By the time broken-hearted Virginia got to her house, her mother had already been called by the school principal and had left work early to deal with her daughter.  Even after she understood that Virginia had never intended to steal the books, she punished her daughter anyway for breaking the rule and lying to her mother about homework.  There were no books to read that night.  The next day at school, Mrs. Fineman chastised Virginia in front of the whole first grade then made her move her desk into a corner of the room so she could be ostracized from the group for her crime.

Virginia stopped reading.  She didn’t read another book until she was in sixth grade.  She faked her way through book reports and did the bare minimum on assigned reading.  Mrs. Fineman’s punishment still stung.  Luckily for all of us, Virginia slipped back into reading when she found a book on the school bus and couldn’t resist it anymore.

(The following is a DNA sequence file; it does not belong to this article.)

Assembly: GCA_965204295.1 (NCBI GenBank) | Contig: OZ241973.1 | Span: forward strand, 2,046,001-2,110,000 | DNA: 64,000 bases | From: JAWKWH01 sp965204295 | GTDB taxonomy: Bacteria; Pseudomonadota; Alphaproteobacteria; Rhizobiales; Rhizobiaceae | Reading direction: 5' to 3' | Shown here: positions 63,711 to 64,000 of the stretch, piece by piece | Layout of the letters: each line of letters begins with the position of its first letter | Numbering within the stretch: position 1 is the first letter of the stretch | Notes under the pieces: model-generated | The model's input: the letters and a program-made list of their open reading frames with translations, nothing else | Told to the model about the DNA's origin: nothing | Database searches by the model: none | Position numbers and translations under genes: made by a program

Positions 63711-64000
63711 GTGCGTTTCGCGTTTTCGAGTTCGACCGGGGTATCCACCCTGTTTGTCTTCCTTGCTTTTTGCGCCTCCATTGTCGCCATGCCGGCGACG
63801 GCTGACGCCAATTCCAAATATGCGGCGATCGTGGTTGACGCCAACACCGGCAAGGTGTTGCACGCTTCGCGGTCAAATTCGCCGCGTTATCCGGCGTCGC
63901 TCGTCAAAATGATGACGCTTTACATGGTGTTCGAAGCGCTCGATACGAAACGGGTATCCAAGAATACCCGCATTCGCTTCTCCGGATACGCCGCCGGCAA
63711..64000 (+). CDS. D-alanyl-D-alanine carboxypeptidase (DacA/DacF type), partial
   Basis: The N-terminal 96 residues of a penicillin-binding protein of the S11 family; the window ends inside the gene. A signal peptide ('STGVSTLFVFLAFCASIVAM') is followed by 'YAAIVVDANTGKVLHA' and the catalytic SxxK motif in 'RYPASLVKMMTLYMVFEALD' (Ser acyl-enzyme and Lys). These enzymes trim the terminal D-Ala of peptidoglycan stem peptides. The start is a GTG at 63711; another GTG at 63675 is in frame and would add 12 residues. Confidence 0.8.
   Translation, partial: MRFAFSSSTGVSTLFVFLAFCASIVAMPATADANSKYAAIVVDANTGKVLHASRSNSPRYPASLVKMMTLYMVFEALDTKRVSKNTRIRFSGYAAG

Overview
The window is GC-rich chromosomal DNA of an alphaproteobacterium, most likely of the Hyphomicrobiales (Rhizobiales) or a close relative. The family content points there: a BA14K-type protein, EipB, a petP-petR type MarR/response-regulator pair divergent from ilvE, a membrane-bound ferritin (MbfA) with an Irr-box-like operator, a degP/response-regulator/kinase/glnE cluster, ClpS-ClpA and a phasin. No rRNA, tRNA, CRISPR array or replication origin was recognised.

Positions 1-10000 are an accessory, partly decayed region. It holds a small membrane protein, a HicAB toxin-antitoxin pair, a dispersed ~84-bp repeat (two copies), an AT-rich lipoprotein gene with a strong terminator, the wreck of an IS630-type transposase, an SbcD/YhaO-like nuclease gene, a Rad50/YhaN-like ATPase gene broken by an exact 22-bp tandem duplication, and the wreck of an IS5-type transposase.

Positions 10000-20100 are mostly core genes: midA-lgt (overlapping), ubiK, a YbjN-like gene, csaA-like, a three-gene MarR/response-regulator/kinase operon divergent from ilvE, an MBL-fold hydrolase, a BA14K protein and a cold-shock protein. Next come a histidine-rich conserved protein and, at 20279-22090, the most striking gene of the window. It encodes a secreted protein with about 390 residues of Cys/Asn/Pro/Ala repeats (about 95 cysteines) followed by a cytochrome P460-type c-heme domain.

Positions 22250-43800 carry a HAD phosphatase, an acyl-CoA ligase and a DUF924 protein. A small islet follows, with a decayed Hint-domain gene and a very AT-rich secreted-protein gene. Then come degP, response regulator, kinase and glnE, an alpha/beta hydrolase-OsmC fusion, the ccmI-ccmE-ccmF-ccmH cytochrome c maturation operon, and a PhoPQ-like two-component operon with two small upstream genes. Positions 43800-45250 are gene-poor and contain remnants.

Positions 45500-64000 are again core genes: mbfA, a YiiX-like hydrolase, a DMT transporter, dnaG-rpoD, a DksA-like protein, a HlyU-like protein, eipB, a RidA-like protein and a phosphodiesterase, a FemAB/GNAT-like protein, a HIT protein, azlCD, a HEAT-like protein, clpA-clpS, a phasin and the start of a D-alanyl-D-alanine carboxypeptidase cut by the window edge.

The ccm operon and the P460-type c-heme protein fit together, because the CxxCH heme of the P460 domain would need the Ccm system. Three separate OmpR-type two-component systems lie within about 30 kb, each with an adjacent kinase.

Obviously, the story didn’t end there.  Virginia went on to be the first person in her family to graduate from college, Wesleyan College.  She excelled in school and got her degree in Early Childhood Education.  While teaching for her day job and starting her family, she finished her Master’s and her PhD at Auburn University.  Virginia landed her dream job–professor of Education–then worked her way up to department chair.  She’s boundless.

And this next part of the story is why I love and respect her so very much.  Back in May, Virginia wanted to do a Kentucky Derby themed fundraiser at the business that she and her husband own, North Macon Crossfit.  She contacted the director of the equestrian center at Wesleyan to see if there was some project that could be funded with a couple hundred dollars.  The director came up with a perfect idea!  There was a young girl who hung out at the stable and helped care for the horses.  She wanted to attend the equestrian summer camp but her family didn’t have the money.  Enter Virginia and her generous friends and her giving heart.  They raised the money and made arrangements to surprise the girl with a scholarship to the summer camp she yearned for.